Solar photovoltaic systems and wind turbines have been criticised for their intermittent energy generation, which limits their use as stand-alone energy sources. To account for this variability, utilities normally rely on natural gas turbines or hydroelectric turbines, both of which have a very fast response to fluctuations in energy supply and consumption.
However, battery arrays have continued to decrease in price, and they are becoming a viable complement for solar farms and wind turbines. Microgrid projects that combine renewable energy and battery storage are being used in West Australia by mining company GMA Garnet and the Australian military, and Queensland will have the first utility-scale system of this type in the world.
Scheduled for completion by the end of 2018, the Kennedy Park will have a rated capacity of 60 megawatts. The project will have 12 wind turbines rated at 3.6 MW each, and a 15-MW solar photovoltaic array with adjustable tilt angle to maximise energy output. The site has excellent wind and solar resources, which will ensure a consistent energy output. In addition, a 2-MW battery with a synchronous condenser will provide power output stabilisation.
The energy output from the hybrid 60-MW solar and wind farm will be purchased by CS Energy, a government-owned energy generation company, through a Power Purchase Agreement with a total contract amount of $160 million. In addition, the Australian Renewable Energy Agency (ARENA) will provide $18 million in grant funding for project development, and the Clean Energy Finance Corporation (CEFC) will provide a loan of up to $93.5 million.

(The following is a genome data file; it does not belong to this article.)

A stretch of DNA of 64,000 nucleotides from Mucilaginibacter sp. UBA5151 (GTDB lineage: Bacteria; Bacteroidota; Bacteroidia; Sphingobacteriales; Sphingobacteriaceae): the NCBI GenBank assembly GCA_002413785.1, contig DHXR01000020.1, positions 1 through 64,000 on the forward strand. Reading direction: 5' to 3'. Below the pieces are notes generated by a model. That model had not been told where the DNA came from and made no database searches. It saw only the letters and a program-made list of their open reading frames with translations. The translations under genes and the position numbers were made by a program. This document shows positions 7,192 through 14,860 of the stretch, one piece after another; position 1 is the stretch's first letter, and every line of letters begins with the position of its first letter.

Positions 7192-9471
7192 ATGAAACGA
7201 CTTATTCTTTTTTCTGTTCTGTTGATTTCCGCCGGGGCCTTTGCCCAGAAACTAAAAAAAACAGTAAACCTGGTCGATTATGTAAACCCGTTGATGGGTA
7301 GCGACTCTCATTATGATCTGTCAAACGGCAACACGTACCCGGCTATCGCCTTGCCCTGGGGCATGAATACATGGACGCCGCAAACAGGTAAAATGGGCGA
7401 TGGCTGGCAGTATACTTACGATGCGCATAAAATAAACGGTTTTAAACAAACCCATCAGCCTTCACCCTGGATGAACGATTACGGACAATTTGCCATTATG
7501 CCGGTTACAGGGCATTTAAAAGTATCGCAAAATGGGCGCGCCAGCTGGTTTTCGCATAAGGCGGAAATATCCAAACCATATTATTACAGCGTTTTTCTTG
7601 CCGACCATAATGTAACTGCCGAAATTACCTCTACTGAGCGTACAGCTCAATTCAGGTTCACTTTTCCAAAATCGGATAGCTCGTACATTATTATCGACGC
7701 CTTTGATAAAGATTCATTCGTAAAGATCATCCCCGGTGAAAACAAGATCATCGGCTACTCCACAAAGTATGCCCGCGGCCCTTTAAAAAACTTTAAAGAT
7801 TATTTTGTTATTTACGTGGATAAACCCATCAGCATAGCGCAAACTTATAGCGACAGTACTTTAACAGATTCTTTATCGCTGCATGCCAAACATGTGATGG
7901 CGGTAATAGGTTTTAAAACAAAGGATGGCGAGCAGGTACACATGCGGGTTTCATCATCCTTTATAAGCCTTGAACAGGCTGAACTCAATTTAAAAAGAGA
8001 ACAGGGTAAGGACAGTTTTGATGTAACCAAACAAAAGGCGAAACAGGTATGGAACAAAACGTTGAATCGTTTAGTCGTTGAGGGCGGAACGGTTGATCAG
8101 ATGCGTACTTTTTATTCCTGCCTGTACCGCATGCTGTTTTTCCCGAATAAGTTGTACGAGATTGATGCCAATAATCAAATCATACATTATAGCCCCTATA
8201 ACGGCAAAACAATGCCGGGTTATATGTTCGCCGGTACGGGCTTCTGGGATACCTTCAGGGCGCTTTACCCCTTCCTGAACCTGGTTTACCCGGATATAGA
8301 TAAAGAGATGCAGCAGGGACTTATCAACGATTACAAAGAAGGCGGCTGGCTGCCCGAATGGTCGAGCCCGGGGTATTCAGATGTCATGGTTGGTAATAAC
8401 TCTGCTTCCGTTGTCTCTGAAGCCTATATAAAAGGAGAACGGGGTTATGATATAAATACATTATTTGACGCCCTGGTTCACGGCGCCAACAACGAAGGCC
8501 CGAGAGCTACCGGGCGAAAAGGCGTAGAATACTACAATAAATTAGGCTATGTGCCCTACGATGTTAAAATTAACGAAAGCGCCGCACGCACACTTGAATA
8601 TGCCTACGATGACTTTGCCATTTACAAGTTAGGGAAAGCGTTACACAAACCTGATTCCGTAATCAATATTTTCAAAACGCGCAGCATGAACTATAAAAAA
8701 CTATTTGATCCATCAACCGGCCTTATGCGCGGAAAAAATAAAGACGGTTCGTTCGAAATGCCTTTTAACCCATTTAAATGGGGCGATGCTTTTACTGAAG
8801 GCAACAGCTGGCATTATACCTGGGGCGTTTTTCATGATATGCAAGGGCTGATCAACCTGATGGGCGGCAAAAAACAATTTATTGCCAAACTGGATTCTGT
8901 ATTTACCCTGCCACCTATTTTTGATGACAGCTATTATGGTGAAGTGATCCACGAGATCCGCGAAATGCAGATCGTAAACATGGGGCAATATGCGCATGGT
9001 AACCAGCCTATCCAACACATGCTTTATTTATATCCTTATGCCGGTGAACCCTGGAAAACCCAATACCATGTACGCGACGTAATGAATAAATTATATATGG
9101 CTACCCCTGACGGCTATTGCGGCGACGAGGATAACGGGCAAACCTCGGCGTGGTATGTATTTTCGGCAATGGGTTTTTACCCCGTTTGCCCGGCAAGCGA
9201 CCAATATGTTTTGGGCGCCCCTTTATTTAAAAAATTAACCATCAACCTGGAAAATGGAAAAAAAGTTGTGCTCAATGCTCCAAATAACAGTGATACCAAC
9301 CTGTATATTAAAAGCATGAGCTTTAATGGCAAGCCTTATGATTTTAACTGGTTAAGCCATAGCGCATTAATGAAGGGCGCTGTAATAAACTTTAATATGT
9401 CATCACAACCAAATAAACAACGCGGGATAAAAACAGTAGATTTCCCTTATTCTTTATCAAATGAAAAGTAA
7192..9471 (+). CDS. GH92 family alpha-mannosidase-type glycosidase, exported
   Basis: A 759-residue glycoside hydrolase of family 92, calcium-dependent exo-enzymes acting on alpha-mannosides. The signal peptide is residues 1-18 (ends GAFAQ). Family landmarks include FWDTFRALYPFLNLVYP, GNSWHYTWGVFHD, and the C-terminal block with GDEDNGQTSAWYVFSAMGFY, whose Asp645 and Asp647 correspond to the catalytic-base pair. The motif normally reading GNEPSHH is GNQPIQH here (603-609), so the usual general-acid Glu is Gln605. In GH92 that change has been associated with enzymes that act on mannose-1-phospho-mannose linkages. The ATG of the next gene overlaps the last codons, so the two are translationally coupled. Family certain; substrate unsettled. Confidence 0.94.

The expected generation from the Kennedy Park is 210,000 megawatt-hours per year, which is enough to meet the energy needs of more than 35,000 Australian households. A second phase called Big Kennedy is planned for 2019, and it is a much more ambitious project: the planned capacity is 1,200 MW of combined solar and wind power, with a project budget above $2 billion.
Northern Queensland has suffered from a lack of local generation, which means energy must be transmitted from far away, driving up its cost: consider that network operation accounts for half of your power bill Australia.
There are many reasons why battery storage makes sense in Australia, and this applies for both large-scale battery arrays and smaller residential and commercial systems. Australia has an abundance of solar and wind resources, and batteries offer a solution to manage the intermittent energy output of photovoltaic panels and wind turbines. In addition, batteries simplify power network management: energy can be stored strategically to minimise the transmission and distribution burden.
In the case of homes and businesses, batteries allow a higher use of local renewable generation, absorbing surplus energy for later use. Electricity is unlikely to become cheaper in Australia in the near future, while solar panels and batteries become more affordable – they are among the preferred energy sources for Australians.